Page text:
Building realistic computational models of the brain requires empirical data for defining appropriate anatomical constraints, learning model parameters, and validating model outputs. The information required to capture relevant aspects of brain organization spans across an extensive range of scales and modalities, and typically originates from a plethora of resources. To make multimodal and multidimensional measures of brain organization accessible for computational neuroscience, they need to be integrated into a common reference framework, and exposed via efficient and interoperable programming libraries. This talk will present our work on building a multilevel atlas of the human brain, and making it accessible for different neuroscientific workflows through the siibratoolsuite, siibra provides streamlined access to brain reference templates at different spatial scales, complementary parcellation maps, and a wide range of multimodal data features. It links macroanatomical concepts and their inter-subject variability with measurements of the microstructural composition and intrinsic variance of brain regions, building on cytoarchitectonic maps as a reference, and integrating the BigBrain model as microscopic reference template. The tool suite includes a web-based 3D viewer (siibra-explorer) and a Python library (siibra-python) to support a broad range of use cases. It makes use of EBRAINS as a data sharing platform and cloud infrastructure, and implements interfaces to other neuroscience resources.

Prof. Timo Dickscheid, Heinrich-Heine University Düsseldorf & Institute of Neuroscience and Medicine Research Centre, Jülich
Timo Dickscheid is a Professor for Microscopic Image Analysis at Heinrich-Heine University Düsseldorf, and head of the “Big Data Analytics” group at the Institute of Neuroscience and Medicine (INM-1), Forschungszentrum Jülich, Germany. He is a computer scientist by training and earned his PhD in the field of Computer Vision and Photogrammetry at the University of Bonn in 2011. Dickscheid joined Forschungszentrum Jülich as a post-doc in 2010 to develop image analysis methods for microscopic imaging. After accepting a position as the head of Information Technology at the German Federal Institute of Hydrology in Koblenz in 2012, he returned to Jülich in 2014 to setup his own research group. Aiming to build a cellular resolution multimodal model of the human brain, his work addresses distributed data management for high throughput imaging, AI methods for large-scale biomedical image analysis, and software interfaces for working with very large image data. Dickscheid leads the development of brain atlas services for the European research infrastructure EBRAINS, and co-leads the “Helmholtz AI” unit for the research field “Information” at Forschungszentrum Jülich.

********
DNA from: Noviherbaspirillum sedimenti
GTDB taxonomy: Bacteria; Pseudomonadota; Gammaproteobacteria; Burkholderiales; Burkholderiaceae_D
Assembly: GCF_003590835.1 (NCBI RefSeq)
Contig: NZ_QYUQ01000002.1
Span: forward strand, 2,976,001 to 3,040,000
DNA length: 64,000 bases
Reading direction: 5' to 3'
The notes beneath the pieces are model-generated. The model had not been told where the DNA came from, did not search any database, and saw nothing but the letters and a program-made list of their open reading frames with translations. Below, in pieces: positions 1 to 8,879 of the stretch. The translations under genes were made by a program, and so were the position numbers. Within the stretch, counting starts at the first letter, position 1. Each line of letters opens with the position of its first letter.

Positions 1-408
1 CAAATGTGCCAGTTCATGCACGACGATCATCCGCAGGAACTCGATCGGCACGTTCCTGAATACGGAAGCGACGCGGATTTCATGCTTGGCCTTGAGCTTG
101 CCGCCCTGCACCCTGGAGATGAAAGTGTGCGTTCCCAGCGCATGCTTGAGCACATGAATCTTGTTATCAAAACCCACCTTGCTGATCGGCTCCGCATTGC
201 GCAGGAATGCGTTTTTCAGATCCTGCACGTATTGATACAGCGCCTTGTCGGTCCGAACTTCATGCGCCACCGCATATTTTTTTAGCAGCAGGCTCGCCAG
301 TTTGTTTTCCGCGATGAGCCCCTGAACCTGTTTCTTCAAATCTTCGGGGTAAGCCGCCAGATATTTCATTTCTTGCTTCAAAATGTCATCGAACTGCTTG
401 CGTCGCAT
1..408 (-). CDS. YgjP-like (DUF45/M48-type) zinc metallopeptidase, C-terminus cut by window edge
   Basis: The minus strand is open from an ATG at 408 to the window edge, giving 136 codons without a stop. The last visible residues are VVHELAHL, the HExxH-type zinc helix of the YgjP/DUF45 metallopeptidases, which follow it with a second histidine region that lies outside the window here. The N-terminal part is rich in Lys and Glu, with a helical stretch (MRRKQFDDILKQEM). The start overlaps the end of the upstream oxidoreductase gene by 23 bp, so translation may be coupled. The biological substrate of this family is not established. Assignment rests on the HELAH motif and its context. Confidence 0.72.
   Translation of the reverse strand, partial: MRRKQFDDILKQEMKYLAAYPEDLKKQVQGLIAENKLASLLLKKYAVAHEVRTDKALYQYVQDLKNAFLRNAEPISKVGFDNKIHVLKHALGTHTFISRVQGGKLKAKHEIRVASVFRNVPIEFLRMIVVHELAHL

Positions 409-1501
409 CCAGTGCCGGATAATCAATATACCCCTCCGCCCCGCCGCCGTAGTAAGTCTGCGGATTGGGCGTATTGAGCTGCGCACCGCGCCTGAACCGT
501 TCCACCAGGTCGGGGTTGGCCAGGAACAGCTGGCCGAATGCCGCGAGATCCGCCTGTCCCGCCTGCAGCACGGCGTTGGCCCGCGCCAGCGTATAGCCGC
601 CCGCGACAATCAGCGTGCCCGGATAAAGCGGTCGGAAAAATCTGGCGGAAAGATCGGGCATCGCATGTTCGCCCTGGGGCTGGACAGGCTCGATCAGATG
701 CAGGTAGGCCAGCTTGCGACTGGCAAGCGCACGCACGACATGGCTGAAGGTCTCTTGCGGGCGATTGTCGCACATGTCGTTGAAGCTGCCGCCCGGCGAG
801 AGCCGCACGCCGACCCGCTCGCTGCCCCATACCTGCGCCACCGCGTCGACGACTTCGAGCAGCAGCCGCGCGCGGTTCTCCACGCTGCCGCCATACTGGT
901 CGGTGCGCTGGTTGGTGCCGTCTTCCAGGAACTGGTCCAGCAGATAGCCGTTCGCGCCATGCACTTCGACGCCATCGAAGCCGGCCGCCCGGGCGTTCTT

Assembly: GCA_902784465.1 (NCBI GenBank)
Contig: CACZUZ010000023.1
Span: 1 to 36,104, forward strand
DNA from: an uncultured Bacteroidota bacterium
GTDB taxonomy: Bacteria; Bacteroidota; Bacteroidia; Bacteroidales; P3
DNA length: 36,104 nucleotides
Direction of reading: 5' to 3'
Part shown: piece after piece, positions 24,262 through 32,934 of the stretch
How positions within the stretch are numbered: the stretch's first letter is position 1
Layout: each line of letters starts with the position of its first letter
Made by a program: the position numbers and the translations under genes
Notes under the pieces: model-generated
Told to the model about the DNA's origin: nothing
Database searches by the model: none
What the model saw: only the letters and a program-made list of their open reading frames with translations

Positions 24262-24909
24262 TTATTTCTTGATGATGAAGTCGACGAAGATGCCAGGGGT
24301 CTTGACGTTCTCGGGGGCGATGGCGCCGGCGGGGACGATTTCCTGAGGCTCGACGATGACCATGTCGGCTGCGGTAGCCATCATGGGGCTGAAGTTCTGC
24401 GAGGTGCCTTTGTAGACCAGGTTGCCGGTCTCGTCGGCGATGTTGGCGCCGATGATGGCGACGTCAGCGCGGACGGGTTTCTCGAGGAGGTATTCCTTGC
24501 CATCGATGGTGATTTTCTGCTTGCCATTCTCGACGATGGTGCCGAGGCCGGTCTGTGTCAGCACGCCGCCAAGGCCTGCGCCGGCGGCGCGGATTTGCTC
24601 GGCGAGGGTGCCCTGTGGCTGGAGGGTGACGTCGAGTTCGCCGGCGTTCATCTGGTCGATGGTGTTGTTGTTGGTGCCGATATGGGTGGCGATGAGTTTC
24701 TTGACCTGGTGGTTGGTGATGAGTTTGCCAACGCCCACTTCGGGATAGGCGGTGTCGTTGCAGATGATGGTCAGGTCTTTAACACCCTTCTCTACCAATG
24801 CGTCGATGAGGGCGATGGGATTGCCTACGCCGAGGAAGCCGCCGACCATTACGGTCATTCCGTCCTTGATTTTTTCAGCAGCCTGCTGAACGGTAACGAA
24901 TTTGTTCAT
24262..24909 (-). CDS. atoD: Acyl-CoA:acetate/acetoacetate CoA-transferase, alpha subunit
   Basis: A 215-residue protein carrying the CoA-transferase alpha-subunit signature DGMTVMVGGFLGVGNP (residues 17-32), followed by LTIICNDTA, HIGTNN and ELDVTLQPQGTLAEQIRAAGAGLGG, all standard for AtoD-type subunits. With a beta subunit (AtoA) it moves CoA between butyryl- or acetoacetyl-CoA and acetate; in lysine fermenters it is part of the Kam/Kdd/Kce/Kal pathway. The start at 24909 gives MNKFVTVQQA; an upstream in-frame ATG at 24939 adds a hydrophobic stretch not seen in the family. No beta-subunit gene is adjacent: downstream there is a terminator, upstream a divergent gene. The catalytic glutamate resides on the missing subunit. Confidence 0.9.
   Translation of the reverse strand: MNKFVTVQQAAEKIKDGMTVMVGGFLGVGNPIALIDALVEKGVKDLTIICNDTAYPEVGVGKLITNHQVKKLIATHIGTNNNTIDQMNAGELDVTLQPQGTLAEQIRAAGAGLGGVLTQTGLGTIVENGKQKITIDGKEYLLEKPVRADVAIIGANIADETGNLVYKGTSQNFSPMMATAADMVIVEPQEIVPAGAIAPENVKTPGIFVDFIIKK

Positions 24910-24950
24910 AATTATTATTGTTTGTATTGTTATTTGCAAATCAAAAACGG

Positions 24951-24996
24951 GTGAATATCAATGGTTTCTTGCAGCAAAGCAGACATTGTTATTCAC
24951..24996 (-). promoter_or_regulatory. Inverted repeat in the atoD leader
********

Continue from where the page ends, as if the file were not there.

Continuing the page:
15:00 –

Estimating realistic neural parameters for training computer brains (Stefano Panzeri, University Medical Centre Hamburg-Eppendorf)

Computer brains are computer models that implement the equations of interactions between neurons or networks of neurons in the brain. However, training of these models to emulate or understand the function of the human brain is usually performed on data that do not record neural activity directly, but rather use measures of activity from the brain (such as EEG or fMRI) that are coarse (that is, lacking the resolution of neurons and their interactions) and/or indirect (that is, they capture features indirectly related to neural activity rather than neural activity itself). To better train computer brains that emulate real brains, it would be important to be able estimate parameters of microscopic neural activity from the EEG or fMRI recordings. We present validated methods to estimate such parameters from data. The methods are based on developing highly realistic yet computationally tractable biophysical models of neural networks that generate realistic EEG and fMRI signals; using these models to train machine learning methods that infer neural parameters form EEG/fMRI; and we validate them with causal manipulations of neural activity. Here we present these methodological advances and their implications for better training of computer brains.

Prof. Stefano Panzeri, University Medical Centre Hamburg-Eppendorf (UKE), Hamburg